BEIJING (AP) – Nearly one-fifth of products made in China for domestic consumption failed quality and safety standards, the government said, while a state-run newspaper on Wednesday stressed the need to raise quality guidelines to meet international levels.
China's dismal product safety record—both within and outside its borders—has increasingly come to light both in the local and foreign media as goods make their way through global markets. Major buyers such as the United States, Japan, and the European Union have pushed Beijing to improve inspections.
In the first half of 2007, 19.1 percent of products made for domestic consumption were found to be substandard, China's General Administration of Quality Supervision, Inspection and Quarantine said in a statement posted on its Web site late Tuesday.
Canned and preserved fruit and dried fish were the most problematic, primarily because of excessive bacteria and additives, the agency said.
Though the survey covered many different products, it focused on food, common consumer goods, farming machinery and fertilizers.
Fears that China's chronic food safety problems were going global surfaced earlier this year with the deaths of dogs and cats in North America blamed on pet food containing Chinese wheat gluten tainted with the chemical melamine.
U.S. authorities have also turned away or recalled toxic fish, juice containing unsafe color additives and popular toy trains decorated with lead paint. Chinese-made toothpaste has been banned by numerous countries for containing diethyleneglycol, a toxic ingredient often found in antifreeze.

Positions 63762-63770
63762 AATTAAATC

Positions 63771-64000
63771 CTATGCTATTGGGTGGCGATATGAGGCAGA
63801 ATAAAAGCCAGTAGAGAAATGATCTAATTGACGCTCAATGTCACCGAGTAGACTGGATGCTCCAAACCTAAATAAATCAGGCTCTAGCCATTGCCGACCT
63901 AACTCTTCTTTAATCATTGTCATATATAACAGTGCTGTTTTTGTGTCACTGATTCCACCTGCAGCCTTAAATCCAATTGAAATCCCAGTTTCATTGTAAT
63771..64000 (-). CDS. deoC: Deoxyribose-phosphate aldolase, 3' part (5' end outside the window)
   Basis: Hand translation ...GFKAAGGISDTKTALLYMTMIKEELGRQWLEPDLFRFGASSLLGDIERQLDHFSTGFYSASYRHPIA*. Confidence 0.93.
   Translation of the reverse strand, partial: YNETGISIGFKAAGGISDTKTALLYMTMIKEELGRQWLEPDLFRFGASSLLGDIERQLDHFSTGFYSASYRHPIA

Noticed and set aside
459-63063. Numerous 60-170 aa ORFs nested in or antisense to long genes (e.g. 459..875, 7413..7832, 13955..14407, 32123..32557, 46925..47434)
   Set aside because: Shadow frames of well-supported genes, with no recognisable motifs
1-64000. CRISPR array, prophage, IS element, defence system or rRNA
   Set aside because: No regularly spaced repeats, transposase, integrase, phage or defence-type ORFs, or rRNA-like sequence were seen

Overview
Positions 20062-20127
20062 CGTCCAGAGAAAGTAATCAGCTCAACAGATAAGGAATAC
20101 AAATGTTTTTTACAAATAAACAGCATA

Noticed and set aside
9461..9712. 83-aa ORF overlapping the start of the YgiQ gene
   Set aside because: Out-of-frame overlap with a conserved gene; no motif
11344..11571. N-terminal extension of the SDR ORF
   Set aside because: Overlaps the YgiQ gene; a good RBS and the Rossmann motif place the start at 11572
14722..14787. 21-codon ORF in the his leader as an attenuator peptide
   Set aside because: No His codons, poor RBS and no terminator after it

In an editorial Wednesday, the state-run China Daily newspaper said food exported by China sometimes did not meet standards of importing countries because of a difference in quality guidelines.
''This is not because the food itself was of low quality but because the standards we use may be lower,'' the editorial said. ''It is becoming increasingly urgent to raise the food safety standards to international levels.''
The official Xinhua News Agency quoted a top agency official as saying there were few problems with food exported to the U.S.
''Ninety-nine percent of food exported to the United States was up to safety standards over the past two years, which is a very high percentage,'' Li Yuanping, who is in charge of imported and exported food safety, was quoted as saying.
Yet, Chinese products continued being blocked, banned or recalled in the United States. Most recently, the FDA said it would detain Chinese catfish, basa and dace, as well as shrimp and eel after repeated testing turned up contamination with drugs that have not been approved in the U.S. for use in farmed seafood.
In response, China's Administration of Quality Supervision, Inspection and Quarantine issued a number of new measures designed to ensure the quality of exported farmed seafood, telling its local bureaus to ''fully understand the side effects and major loss of the U.S. decision to the Chinese seafood industry.''
Besides stepped-up inspections and quarantine, the agency said it would post on its Web site the names of companies that violate regulations and ban them from export activities for two years.
Beijing has also taken other steps to clean up safety problems. Inspectors recently announced they had closed 180 food factories in China in the first half of this year and seized tons of candy, pickles, crackers and seafoodtainted with formaldehyde, illegal dyes and industrial wax.
Authorities said most of the offending manufacturers were small, unlicensed food plants with fewer than 10 employees. State media has reported that 75 percent of the country's estimated 1 million food processing plants are small and privately owned.
According to the survey released Tuesday, more than 93 percent of products made by large companies met standards, while only about 73 percent of products made by small companies met standards. The agency did not say how it defined the size of the companies.